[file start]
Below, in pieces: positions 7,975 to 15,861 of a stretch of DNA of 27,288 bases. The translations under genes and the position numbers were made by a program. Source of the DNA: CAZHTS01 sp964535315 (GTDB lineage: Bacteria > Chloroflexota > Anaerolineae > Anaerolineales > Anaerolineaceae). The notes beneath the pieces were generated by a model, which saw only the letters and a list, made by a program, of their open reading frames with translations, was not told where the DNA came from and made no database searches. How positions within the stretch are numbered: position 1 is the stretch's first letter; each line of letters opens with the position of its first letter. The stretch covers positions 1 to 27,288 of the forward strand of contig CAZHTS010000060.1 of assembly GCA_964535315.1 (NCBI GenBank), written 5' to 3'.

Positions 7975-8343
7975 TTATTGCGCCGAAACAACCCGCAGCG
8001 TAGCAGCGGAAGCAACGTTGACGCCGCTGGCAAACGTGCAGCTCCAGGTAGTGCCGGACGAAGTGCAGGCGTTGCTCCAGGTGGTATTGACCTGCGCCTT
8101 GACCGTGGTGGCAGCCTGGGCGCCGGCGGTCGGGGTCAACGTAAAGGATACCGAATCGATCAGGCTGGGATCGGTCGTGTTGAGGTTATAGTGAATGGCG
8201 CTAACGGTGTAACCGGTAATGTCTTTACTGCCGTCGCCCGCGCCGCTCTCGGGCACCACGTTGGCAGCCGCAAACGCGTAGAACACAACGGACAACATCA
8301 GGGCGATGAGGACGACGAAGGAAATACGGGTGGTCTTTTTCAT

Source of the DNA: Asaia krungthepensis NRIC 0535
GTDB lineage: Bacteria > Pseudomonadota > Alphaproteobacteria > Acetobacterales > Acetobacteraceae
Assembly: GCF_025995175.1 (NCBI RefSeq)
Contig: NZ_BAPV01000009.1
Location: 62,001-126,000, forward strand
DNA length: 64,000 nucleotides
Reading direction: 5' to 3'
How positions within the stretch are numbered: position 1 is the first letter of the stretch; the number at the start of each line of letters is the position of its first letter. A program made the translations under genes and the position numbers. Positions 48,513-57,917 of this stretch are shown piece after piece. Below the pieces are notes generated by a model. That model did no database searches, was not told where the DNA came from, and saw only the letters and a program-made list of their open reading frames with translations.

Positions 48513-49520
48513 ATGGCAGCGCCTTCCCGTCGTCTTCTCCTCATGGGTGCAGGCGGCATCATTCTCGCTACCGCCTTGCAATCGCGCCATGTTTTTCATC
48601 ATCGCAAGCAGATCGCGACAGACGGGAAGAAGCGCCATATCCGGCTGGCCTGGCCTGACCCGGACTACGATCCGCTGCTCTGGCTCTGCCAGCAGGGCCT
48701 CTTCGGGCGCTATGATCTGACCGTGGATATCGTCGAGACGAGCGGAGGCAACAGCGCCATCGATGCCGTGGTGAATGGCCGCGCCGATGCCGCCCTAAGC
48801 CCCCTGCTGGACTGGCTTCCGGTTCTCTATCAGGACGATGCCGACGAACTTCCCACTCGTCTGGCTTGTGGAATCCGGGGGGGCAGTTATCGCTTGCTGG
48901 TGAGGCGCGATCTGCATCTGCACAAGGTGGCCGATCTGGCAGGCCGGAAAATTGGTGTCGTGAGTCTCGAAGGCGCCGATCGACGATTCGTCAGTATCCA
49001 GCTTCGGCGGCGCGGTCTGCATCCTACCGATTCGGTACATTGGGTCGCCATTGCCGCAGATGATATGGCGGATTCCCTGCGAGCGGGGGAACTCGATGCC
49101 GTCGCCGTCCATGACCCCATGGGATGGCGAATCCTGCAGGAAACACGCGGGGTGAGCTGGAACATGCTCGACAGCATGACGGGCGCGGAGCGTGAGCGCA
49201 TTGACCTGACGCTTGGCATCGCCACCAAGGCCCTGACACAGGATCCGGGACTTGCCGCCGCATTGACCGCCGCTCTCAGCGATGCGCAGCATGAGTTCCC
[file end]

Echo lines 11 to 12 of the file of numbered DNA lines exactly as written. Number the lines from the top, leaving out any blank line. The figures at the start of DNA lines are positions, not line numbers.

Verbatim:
Contig: NZ_BAPV01000009.1
Location: 62,001-126,000, forward strand